I was reminded of how beautiful Lucca is. One of the great things about the city walls is that you can always move away from the crowds in the centre by climbing up and walking amongst trees for a while. It also gives you great views across and outside the city.

I cut down into Piazza San Frediano.

Then on into the famous amphitheatre. It dates from the Romans in 2AD but the buildings surrounding it came later in medieval times.

Although I’d been before I was struck by how small it is; in my memory it was much bigger. It was a bit of a shame (from a selfish point of view!) that it was filled not only with the usual restaurants and cafes round the edge, but an open air market, selling mainly gifts and non-food stuff. I hoped that later in the day it would be dismantled but even late evening it was still there. However, it didn’t spoil my pleasure at being in this beautiful place. And with the glorious weather and clear blue sky backdrop, it was stunning.


I spied the Torre Guigini down a narrow street and remembered climbing it 20 years ago for the fantastic views. It’s extraordinary with trees growing on top. I wasn’t sure I’d have the stamina this time … but later, after lunch, I’d be too tempted to resist.

I simply wandered round the city, weaving in and out of the narrow winding streets, which often opened into piazze – squares – large and tiny. I bought my concert ticket and walked round the corner to find the cathedral facing me in Piazza San Martino. Then onwards some more, passing wonderful food shops.



I took pot luck for lunch and sat down at a restaurant with its tables laid out in a quiet open area. The caprese salad was fresh but not particularly exciting, but it was a nice place to relax and the staff friendly.


I decided gelato was needed! Well I can’t be in Italy and not have a gelato every day; it’s a family fact. In nearby via Santa Croce I found excellent ice cream at La Bottega del Gelato. There were some interesting flavours on offer and the gelato was stored in lidded metal pots – pozzetti – which is a good sign.



Then I walked to Piazza San Michele.

And just off the piazza found Puccini’s birth house in Piazza Citadella.


The ticket office is across the square from the house. It costs €8 to go in.


It was fascinating to see. The first room, the Music Room, had the Steinway piano Puccini bought in 1901 and used to compose most of his last opera, Turandot.


There are handwritten libretti, letters and costumes made for some of the operas. Visiting the house is a ‘must’ for any Puccini and opera enthusiast but it’s also great for anyone wanting to get a glimpse of life a hundred years ago through the layout and contents of the house.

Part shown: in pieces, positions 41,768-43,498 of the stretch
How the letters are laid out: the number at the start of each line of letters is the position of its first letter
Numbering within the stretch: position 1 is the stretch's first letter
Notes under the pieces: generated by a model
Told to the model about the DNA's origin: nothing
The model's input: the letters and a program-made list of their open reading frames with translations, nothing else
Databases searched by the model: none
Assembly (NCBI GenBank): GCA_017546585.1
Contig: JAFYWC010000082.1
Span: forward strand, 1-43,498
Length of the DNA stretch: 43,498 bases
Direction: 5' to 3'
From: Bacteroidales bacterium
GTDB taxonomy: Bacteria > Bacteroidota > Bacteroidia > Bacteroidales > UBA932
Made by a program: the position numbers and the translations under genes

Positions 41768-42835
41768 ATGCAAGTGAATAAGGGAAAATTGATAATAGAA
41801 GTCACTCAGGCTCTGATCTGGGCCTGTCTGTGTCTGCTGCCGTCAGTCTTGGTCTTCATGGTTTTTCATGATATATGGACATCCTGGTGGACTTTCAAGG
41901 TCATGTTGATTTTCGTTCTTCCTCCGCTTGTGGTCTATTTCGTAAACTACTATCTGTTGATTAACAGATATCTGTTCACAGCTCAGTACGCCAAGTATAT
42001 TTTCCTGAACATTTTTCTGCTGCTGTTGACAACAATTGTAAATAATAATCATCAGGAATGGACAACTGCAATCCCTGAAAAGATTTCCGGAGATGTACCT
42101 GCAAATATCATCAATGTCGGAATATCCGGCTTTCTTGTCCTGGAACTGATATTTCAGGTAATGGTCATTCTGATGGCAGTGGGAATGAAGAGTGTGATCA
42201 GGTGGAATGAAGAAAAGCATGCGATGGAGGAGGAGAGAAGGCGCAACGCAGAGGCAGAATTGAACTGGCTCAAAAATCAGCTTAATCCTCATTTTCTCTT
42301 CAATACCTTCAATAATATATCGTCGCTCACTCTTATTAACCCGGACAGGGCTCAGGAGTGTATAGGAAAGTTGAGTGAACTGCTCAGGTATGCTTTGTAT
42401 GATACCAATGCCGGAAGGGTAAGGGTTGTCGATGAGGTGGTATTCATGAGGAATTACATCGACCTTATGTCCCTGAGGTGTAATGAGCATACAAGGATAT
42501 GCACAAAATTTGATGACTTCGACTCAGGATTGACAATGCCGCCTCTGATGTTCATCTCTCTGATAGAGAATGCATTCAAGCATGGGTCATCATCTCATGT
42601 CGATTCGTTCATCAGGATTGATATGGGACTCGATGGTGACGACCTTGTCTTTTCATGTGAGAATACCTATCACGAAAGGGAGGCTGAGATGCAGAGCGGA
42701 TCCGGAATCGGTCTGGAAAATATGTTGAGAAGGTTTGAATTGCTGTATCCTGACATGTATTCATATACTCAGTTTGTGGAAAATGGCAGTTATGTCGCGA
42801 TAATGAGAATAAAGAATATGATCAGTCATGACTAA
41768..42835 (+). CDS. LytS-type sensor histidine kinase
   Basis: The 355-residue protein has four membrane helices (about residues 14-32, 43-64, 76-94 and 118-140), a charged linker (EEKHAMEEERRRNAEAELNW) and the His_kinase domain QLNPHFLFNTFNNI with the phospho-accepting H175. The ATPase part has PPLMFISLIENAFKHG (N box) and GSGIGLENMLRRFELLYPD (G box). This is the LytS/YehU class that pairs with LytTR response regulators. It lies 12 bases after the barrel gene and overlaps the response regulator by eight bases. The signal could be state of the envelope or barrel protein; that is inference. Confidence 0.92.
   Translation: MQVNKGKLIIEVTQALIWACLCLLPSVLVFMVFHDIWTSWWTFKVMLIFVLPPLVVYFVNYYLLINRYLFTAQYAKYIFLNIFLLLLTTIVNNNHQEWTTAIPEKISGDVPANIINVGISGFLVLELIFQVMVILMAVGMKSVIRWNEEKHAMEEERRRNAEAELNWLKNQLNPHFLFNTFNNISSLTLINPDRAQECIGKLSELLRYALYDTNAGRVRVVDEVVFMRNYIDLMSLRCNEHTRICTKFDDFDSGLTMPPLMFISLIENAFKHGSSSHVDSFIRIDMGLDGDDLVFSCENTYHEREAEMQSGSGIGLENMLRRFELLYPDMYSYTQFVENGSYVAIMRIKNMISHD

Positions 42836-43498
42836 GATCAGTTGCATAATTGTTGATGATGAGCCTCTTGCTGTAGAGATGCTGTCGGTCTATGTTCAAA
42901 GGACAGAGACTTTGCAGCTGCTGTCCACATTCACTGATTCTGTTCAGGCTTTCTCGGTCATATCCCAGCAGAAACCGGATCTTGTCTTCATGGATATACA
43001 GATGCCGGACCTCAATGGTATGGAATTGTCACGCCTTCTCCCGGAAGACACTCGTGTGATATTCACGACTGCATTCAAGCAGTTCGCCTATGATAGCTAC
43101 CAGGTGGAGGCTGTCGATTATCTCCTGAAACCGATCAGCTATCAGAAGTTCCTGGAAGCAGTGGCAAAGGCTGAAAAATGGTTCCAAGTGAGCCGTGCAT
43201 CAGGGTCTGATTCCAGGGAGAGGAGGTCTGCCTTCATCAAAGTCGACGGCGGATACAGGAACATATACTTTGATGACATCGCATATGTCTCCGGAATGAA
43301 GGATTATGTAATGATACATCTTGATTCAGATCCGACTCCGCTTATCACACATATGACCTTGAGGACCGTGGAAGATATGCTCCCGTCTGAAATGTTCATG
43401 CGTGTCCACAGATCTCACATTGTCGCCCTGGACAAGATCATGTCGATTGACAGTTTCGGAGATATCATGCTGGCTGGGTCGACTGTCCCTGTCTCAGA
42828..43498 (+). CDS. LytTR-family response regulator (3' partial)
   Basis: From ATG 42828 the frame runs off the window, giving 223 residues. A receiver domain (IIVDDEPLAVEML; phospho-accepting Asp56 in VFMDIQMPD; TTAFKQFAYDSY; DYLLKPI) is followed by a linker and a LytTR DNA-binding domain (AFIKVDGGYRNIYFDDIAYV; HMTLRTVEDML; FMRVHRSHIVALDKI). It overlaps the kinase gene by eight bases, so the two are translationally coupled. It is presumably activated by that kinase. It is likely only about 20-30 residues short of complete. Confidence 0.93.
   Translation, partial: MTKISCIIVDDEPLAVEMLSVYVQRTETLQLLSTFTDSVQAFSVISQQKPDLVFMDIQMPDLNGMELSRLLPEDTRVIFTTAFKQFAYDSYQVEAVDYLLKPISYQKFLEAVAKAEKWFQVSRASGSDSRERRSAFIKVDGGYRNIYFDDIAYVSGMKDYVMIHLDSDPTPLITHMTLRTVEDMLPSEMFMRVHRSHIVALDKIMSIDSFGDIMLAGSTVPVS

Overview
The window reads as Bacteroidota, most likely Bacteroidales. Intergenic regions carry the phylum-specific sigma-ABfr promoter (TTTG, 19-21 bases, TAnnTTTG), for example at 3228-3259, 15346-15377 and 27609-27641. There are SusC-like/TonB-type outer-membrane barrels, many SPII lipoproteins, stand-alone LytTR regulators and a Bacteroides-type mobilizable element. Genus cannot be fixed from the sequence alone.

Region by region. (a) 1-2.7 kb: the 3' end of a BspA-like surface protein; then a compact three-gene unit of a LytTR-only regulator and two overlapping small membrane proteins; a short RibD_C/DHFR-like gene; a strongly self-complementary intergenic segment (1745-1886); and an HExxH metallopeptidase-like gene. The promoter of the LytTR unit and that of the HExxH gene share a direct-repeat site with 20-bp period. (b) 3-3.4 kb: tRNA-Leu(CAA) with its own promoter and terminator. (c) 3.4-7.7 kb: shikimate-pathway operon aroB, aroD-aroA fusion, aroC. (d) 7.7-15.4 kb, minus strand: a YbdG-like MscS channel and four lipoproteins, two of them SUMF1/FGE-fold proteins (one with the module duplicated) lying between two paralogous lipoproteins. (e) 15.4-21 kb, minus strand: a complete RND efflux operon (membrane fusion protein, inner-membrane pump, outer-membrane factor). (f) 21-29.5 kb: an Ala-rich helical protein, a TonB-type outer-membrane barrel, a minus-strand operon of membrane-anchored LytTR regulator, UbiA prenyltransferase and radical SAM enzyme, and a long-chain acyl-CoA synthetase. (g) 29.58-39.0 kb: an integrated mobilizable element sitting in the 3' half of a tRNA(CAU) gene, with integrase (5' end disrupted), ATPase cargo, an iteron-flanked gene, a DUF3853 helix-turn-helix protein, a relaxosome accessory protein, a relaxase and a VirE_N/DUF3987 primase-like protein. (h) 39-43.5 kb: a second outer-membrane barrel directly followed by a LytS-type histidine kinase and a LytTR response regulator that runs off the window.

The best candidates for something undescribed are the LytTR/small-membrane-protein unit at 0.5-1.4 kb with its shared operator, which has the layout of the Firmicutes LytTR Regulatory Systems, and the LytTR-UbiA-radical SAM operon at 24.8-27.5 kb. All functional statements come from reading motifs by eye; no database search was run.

I found myself close to Torre Guigini again and this time decided to pay the €4 and climb up. It actually wasn’t so bad and quite fun to do.

And at the top you’re rewarded with magnificent views across Lucca.

From here I walked to the Botanical Gardens (€5 entrance).


They’re quite small but lovely to see.


Then back out onto the city wall again where I walked in the direction of the B&B and went back for a while before setting out to the concert.

The church was full for the concert.

The programme was a bit of a people pleaser – mainly famous and well-known arias – but actually perfect for the occasion and such a delight to be there in Puccini’s home town hearing some of his music.

It was time for dinner when I came out and about a 10-minute walk across the city. Lucca is so small it never takes more than a few minutes to get anywhere within the city walls.

I had a mixed antipasti to begin.

Then homemade pasta with a fresh tomato sauce. It’s the best time for tomatoes here and they have such a deep gorgeous flavour, they’re wonderful. A lot of Tuscan recipes require them but the locals will only make certain dishes – like pappa al pomodoro – requiring fresh tomatoes when they’re in season.

It was a nice meal, though not exceptional, but very conveniently close to the B&B.

Afterwards, as it was a little early for bed, so I took a walk to the amphitheatre to see it at night before returning to the B&B.

The next morning I had just a few hours before catching a train to travel to a friend’s. I went out after breakfast; Fabiana kindly gave me a set of keys so I could leave my bag there and let myself in to get it when I was leaving. After a while I found a nice historical cafe to stop and have a coffee and small pasty, sitting outside overlooking the Piazza San Michele.